Recreation Fees:

Demonstration Program Successful in Raising Revenues but Could Be Improved

T-RCED-99-77: Published: Feb 4, 1999. Publicly Released: Feb 4, 1999.

Additional Materials:


Victor S. Rezendes
(202) 512-6082


Office of Public Affairs
(202) 512-4800

Pursuant to a congressional request, GAO discussed the recreational fee demonstration program, focusing on: (1) ensuring that future revenues can be applied to the agencies' highest priority unmet needs; (2) coordinating fees between agencies at demonstration sites that are close to each other; (3) being more innovative in setting fees; and (4) assessing the effect of fees on specific segments of the population.

GAO noted that: (1) the demonstration program gives opportunities to collect new and increased fees to the major agencies that provide the public with recreational opportunities on federal land--the National Park Service, Bureau of Land Management, Fish and Wildlife Service, and the Forest Service; (2) the four agencies reported that, because of the program, their combined fee revenues have nearly doubled, from about $93 million in fiscal year (FY) 1996 to about $180 million in FY 1998; (3) this extensive new revenue allows such sites to address past unmet needs in maintenance, resource protection, and visitor services; (4) the Park Service and the Department of the Interior recognize that certain sites may be able to quickly fix all of the problems that meet the demonstration program's criteria; (5) providing some further flexibility in the spending of fee revenues would give agencies more opportunities to address their highest-priority needs among all of their field units; (6) the demonstration program was authorized with the expectation that the four agencies would coordinate their fee collection efforts, both among themselves and with state and local agencies, where it made sense to do so; (7) demonstration sites may be reluctant to coordinate on fees partly because the program's incentives are geared towards increasing their revenues; (8) by contrast, because joint fee arrangements may potentially reduce revenues to specific sites, there may be a disincentive among these sites to coordinate; (9) in addition, there is currently no formal mechanism or entity within these agencies charged with pursuing opportunities for more and better coordination; (10) as a result, GAO's review showed that coordination among the agencies occurs infrequently; (11) without such a person or group pursuing opportunities for better coordination, this lack of coordination among the fee sites is likely to continue; (12) the demonstration program also encouraged the four agencies to be innovative in setting and collecting their own fees; (13) GAO found many examples of agencies experimenting with ways to make payment more convenient; (14) however, GAO found fewer examples of the agencies experimenting with different pricing structures that could make the fees more equitable; (15) of the 206 sites in the demonstration program in FY 1997, 58 percent had increases in visitation, 41 percent had decreases, and 1 percent were unchanged; and (16) the demonstration has brought millions of additional dollars to recreation areas across the country with little or no impact on visitation patterns.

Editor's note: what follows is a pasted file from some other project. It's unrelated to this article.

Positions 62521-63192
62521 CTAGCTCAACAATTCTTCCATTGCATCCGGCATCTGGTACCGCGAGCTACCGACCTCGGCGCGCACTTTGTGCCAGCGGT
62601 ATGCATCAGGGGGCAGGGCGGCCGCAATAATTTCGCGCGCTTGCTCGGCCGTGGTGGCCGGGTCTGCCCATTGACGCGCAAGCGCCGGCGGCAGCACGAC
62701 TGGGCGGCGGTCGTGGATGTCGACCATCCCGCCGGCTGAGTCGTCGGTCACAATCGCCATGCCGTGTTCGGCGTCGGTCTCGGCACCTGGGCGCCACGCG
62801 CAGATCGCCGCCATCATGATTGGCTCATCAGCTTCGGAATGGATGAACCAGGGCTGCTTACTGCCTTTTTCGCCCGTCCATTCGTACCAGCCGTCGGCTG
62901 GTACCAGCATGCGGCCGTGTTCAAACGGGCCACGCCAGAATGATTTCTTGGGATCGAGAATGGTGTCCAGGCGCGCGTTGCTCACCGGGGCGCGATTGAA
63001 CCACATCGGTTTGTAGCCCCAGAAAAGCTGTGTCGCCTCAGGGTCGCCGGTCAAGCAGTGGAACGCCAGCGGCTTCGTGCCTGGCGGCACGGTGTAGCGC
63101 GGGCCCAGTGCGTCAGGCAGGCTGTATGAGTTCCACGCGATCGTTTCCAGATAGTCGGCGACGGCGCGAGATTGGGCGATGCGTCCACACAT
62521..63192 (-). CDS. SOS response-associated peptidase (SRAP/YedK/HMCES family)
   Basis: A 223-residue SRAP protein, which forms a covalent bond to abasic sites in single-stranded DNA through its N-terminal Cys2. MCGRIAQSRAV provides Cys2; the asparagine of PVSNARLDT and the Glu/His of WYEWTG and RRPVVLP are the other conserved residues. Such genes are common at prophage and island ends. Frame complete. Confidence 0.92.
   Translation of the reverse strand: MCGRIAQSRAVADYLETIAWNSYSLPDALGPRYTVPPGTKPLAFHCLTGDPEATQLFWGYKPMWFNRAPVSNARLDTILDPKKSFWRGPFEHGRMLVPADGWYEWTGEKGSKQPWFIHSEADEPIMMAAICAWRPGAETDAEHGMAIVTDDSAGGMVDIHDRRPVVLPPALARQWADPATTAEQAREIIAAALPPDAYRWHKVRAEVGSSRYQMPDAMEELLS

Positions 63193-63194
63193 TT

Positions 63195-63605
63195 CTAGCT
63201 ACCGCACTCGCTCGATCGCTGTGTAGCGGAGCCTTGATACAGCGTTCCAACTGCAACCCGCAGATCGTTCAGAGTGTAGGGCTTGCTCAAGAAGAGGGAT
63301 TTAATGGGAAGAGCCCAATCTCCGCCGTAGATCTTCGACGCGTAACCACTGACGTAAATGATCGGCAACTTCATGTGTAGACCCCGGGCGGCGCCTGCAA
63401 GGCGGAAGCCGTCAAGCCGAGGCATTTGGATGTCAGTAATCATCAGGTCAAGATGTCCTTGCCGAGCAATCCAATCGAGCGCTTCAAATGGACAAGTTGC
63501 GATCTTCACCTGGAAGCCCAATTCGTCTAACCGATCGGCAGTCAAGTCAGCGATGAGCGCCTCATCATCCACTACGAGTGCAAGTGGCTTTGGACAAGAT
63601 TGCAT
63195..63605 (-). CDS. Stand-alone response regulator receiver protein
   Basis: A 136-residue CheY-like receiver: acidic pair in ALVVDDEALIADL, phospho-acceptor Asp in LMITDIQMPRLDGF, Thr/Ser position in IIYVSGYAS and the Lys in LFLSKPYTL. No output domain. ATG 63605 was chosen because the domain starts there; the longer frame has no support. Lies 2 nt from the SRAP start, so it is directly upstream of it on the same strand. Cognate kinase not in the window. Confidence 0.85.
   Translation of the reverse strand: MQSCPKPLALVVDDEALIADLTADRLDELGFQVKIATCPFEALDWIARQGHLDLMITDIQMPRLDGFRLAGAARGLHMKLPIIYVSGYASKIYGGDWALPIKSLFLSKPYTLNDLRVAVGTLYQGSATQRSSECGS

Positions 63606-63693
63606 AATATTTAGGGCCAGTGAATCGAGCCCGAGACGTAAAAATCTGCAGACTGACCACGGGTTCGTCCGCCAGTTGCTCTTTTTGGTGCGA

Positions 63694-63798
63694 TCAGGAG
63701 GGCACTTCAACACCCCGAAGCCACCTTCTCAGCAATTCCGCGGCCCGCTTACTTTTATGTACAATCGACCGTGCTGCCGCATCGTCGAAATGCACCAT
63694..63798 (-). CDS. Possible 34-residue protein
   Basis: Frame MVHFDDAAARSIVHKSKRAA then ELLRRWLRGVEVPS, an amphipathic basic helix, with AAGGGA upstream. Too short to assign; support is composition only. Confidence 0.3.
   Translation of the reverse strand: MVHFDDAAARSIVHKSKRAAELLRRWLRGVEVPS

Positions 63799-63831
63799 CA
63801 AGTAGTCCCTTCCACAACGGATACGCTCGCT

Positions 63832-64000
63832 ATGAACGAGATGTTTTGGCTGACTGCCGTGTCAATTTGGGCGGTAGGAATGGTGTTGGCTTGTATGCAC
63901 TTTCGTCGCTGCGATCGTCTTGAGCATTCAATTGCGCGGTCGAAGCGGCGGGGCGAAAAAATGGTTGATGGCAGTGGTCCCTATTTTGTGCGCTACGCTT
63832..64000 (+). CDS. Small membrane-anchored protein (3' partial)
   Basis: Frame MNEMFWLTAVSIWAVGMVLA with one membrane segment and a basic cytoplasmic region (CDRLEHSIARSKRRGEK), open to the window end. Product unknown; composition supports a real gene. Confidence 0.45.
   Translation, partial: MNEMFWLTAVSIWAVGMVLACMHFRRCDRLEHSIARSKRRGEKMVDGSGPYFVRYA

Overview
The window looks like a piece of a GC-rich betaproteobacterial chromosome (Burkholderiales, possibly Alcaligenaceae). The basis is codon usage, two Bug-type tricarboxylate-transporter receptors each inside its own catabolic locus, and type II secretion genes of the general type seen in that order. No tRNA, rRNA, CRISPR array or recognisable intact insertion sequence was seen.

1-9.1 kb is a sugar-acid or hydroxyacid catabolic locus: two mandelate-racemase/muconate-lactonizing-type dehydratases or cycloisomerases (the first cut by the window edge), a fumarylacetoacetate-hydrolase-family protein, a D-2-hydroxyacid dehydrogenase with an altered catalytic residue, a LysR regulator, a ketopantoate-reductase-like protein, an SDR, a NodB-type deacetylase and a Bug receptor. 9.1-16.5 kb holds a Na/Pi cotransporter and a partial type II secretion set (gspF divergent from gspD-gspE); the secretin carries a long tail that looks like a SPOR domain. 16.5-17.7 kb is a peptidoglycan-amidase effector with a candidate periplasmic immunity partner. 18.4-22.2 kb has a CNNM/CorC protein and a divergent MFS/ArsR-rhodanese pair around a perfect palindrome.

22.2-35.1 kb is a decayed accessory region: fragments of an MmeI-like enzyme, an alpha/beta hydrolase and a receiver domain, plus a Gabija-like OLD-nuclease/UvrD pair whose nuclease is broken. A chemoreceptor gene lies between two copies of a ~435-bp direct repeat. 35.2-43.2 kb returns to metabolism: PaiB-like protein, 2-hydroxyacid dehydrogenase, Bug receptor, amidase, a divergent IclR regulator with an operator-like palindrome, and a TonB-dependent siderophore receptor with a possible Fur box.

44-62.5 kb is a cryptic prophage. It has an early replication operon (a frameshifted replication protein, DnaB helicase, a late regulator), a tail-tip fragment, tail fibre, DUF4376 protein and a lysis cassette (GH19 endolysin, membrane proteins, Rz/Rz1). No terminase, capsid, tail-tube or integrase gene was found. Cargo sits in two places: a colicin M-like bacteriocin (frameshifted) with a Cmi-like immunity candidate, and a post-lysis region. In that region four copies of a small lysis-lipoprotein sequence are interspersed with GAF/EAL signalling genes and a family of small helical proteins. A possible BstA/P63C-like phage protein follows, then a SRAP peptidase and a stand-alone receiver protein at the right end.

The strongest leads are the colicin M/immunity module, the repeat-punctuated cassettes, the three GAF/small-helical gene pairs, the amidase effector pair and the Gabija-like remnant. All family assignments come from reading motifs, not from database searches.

Sep 26, 2018

Sep 21, 2018

Sep 14, 2018

Sep 5, 2018

Aug 24, 2018

Aug 16, 2018

Jul 19, 2018

Jul 17, 2018

Jul 12, 2018

Jun 19, 2018

Looking for more? Browse all our products here